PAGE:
There we were, a group of girlfriends with newborn babies in tow, meeting over lattés. Inevitably, sex would come up…how we were too tired, too overwhelmed, and too busy to think about having it. And then there were the complaints that our husbands didn’t seem to “get it” which, in some cases, led to tension and resentment in our marriages.
What is it that makes it so hard to get back into a sexual groove after having a baby?
Women and men may struggle with their sexuality after having a child for many reasons. There are usually issues related to pain and healing from childbirth, whether a woman has had a vaginal delivery or caesarean-section. She may be coping with tearing or an episiotomy, as well as hormonal shifts that affect her sexual desire and lubrication. Pain during intercourse can continue for several months; changes to the woman’s body can result in longer arousal time, shorter and weaker orgasms, and slackness of the vaginal muscles, which can all affect a woman’s feelings of sexual satisfaction. Many women also feel that their bodies no longer belong to them, that they no longer perform as they want them to, or that pregnancy and labour may have changed their body, including their sexual organs. In addition, they may have concerns regarding body image, particularly as related to weight gain and the appearance of stretch marks. A woman may also be suffering from postpartum depression or adjustment issues, often resulting in a loss of sexual desire. Depression also includes a lack of energy and motivation, which can impact a woman’s desire to exercise or engage in activities that would help with her body image, self-confidence, and feelings of well-being.
The sheer exhaustion women experience after having a baby often results in them avoiding sexual activity. Not only are new parents tired from night-wakings and constant care of the baby, but becoming a parent also represents a major life transition that impacts both parents in many different ways. A new baby leads to permanent changes in lifestyle that require time to adjust to. Feelings of being trapped in the house, being unable to pursue one’s own interests, and the never-ending demands of a new baby take their toll on parents. Fitting in a shower or going to the bathroom start to be a challenge, let alone having sex! These changes can be very stressful for parents, resulting in stress in their relationship, which can have a ripple effect on their sex life. In some cases, both men and women are so caught up in the demands of parenting that they start to neglect one another, which can have a negative impact on their level of intimacy and sexual feelings towards one another.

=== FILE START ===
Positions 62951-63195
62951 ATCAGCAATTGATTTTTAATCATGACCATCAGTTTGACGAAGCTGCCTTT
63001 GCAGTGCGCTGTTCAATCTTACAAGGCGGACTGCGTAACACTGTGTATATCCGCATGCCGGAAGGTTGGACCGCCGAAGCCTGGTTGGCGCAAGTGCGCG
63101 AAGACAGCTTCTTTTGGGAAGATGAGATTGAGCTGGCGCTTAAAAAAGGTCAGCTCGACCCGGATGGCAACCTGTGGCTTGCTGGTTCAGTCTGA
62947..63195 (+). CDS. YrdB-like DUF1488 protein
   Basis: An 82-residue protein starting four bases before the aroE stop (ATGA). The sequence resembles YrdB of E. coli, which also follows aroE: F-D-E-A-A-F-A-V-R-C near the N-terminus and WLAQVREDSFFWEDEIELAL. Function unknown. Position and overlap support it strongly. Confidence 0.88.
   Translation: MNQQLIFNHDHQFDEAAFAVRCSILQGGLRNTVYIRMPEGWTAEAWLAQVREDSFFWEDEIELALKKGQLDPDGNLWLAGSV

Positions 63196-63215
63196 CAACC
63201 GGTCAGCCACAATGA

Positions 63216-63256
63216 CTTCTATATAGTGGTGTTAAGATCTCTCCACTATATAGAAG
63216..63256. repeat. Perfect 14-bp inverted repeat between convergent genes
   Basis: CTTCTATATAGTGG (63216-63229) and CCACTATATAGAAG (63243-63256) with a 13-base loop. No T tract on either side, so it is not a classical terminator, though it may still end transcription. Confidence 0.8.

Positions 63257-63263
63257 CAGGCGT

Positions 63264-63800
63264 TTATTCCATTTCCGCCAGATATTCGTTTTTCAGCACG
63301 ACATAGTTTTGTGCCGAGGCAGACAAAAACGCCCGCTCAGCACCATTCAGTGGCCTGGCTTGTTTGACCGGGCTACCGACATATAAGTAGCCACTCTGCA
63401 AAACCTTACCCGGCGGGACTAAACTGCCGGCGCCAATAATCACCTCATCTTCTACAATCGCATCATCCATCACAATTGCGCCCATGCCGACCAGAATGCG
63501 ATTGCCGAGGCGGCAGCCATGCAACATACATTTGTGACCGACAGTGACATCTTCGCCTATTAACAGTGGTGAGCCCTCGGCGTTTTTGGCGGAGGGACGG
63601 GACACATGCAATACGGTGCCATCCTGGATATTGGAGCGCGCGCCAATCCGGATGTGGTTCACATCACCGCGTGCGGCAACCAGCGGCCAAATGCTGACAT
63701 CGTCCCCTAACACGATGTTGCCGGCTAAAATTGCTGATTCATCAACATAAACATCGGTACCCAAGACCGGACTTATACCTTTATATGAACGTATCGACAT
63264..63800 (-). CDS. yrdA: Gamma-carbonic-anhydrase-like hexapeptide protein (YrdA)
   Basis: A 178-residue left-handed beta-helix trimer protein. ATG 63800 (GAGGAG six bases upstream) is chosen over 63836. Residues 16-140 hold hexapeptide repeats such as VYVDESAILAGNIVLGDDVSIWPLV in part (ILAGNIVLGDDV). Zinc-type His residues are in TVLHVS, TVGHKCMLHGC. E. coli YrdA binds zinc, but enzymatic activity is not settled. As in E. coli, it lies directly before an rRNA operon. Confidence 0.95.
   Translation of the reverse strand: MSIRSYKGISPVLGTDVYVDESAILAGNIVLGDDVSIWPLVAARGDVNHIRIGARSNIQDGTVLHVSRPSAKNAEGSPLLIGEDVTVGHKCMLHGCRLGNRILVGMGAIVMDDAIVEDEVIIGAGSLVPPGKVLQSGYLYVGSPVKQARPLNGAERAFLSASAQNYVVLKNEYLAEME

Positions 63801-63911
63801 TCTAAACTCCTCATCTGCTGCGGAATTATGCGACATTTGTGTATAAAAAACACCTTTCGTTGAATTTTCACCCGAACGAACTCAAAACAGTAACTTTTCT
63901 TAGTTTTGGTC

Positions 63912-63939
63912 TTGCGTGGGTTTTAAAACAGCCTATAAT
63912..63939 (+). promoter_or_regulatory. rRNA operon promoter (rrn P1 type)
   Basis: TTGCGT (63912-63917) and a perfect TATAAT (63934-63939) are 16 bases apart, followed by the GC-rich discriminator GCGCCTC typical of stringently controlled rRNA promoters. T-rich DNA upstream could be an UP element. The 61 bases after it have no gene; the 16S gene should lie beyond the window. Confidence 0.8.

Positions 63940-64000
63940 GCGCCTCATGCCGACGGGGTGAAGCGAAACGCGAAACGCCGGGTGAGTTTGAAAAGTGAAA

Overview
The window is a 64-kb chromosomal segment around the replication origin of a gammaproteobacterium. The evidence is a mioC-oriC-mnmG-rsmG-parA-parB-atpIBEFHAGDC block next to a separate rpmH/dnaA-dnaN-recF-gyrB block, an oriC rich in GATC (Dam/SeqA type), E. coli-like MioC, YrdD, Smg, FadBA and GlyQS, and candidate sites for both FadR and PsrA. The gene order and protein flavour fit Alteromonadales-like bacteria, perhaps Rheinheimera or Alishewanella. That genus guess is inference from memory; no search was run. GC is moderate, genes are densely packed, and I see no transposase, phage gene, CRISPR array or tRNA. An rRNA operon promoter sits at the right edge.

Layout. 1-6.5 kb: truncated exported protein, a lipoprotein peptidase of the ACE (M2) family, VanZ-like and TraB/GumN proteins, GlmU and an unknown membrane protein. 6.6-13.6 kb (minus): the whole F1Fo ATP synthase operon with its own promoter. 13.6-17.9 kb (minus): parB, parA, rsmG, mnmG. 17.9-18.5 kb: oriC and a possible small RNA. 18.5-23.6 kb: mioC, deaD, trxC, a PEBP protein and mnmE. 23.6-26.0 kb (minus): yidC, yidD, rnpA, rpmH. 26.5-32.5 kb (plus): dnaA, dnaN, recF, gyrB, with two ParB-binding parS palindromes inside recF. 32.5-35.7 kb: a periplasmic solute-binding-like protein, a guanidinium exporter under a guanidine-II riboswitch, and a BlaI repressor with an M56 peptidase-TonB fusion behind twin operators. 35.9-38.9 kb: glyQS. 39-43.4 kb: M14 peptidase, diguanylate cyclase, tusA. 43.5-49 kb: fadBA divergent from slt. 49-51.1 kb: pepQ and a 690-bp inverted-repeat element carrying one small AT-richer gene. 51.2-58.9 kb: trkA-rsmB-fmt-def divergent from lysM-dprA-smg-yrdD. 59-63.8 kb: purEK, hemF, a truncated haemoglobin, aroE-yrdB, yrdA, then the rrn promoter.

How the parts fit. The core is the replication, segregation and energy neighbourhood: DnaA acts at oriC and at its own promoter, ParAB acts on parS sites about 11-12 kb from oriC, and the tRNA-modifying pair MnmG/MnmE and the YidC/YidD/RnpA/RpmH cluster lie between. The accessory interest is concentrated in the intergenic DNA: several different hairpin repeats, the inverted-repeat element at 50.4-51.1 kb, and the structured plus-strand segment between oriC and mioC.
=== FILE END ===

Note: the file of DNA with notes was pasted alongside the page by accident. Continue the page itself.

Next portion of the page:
New moms often pour the majority of their love into the new baby, which can interfere with their feelings towards their partner. Dads can be left feeling envious and resentful. Even though many of these fathers logically know that they are not being replaced by the baby, they still feel a lack of attention and affection from their partners, which can lead to more issues in the marriage. When a mom is breastfeeding, her needs for intimacy are often met through nursing, causing her to seek less physical contact from her partner. Breastfeeding also affects women hormonally. Lower estrogen can lead to sex that is quite painful; changes in prolactin and testosterone levels can have a negative impact on sexual desire. Along with everything else, breastfeeding is tiring, especially since feeding can happen so often. A breastfeeding mom often views sex as an additional demand on her body, leaving her feeling pressured and even more overwhelmed when her partner makes advances towards her. These feelings are made worse when she’s concerned about leaking breasts, being interrupted by a crying baby, and being unable to focus on sex, since her mind is often filled with all the things she needs to get done the next day. Getting pregnant again is also a huge concern for many new moms.